The 2012 Ford C-Max doesn't show up in Ford dealers until late next year, but this week High Gear Media is going for a test drive in the new seven-passenger MPV in France, as a family-friendly follow-up to the 2010 Paris Auto Show.
Ford actually builds two vehicles dubbed C-Max in Europe, but only the larger version is coming to the U.S. in late 2011. The seven-seater is known as the Grand C-Max on the Continent, with the smaller five-seat taking the shorter C-Max name (see final photo in the gallery above).
Borne from the family of Ford "C" cars ("C" meaning compact), the C-Max share some powertrain pieces and other mechanicals with cars like the upcoming 2012 Ford Focus and the Euro Ford Kuga crossover. Size-wise, the cars it will compete against in the U.S. include the Dodge Journey, the Mazda5 (which is one of its "C" distant cousins) and the Mitsubishi Outlander.
The C-Max will be Ford's only minivan offering, and though it's distinctly smaller than the likes of the Dodge Grand Caravan, Ford thinks younger buyers starting new families will like the C-Max's size, its passenger flexibility and its frugal powertrains. For flexibility, the C-Max's rear two rows of seats can fold and flip to increase passenger room or cargo space; there's even a middle second-row seat that folds into the housing of the right-side second-row seat, allowing walk-through to the kid-sized third-row seat. The rear side doors slide--a classic minivan trait--making them easy to open in tight parking spaces. And the second and third-row seats fold flat for maximum hauling capacity.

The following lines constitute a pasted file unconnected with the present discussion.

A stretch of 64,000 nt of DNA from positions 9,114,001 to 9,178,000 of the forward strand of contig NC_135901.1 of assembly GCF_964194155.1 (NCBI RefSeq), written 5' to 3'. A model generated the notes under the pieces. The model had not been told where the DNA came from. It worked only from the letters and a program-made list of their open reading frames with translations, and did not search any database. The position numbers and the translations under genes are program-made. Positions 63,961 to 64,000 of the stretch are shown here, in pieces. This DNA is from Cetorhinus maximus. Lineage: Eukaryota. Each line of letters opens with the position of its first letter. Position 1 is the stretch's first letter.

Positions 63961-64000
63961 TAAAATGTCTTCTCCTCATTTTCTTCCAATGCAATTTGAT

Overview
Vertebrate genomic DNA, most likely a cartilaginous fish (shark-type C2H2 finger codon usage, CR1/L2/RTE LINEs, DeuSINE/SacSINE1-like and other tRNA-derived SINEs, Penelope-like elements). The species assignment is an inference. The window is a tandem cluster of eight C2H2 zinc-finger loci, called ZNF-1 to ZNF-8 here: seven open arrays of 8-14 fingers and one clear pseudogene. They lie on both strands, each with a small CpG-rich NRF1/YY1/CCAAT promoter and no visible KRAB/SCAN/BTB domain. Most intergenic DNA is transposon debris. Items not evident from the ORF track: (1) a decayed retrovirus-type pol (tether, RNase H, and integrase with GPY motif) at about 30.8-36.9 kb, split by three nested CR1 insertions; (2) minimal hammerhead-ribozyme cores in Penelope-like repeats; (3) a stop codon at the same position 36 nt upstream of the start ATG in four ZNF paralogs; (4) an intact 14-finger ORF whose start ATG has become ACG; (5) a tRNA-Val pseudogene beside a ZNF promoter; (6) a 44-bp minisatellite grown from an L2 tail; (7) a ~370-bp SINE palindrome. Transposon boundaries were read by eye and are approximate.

The C-Max will be offered with a pair of engines, either a turbocharged 2.0-liter four-cylinder with more than 240 horsepower, or a 2.5-liter four-cylinder with about 170 horsepower. A sophisticated dual-clutch transmission will be the only gearbox on the front-driver, but to most families, it simply looks and shifts like an automatic transmission--while helping deliver highway fuel economy that's expected to pass 30 mpg.
Safety features like blind-spot warnings and parking assist--which steers the C-Max into a tight spot for you--will be available as options, along with rear-seat entertainment systems and the MyFord Touch system and SYNC, which integrate Bluetooth voice controls into the audio system.
Ford expects the C-Max to carry a base price of about $20,000, with a "nicely equipped" version selling for under $25,000.
High Gear Media will be driving the new C-Max tomorrow for the first time. Stay tuned to FamilyCarGuide and TheCarConnection for more details and first driving impressions.
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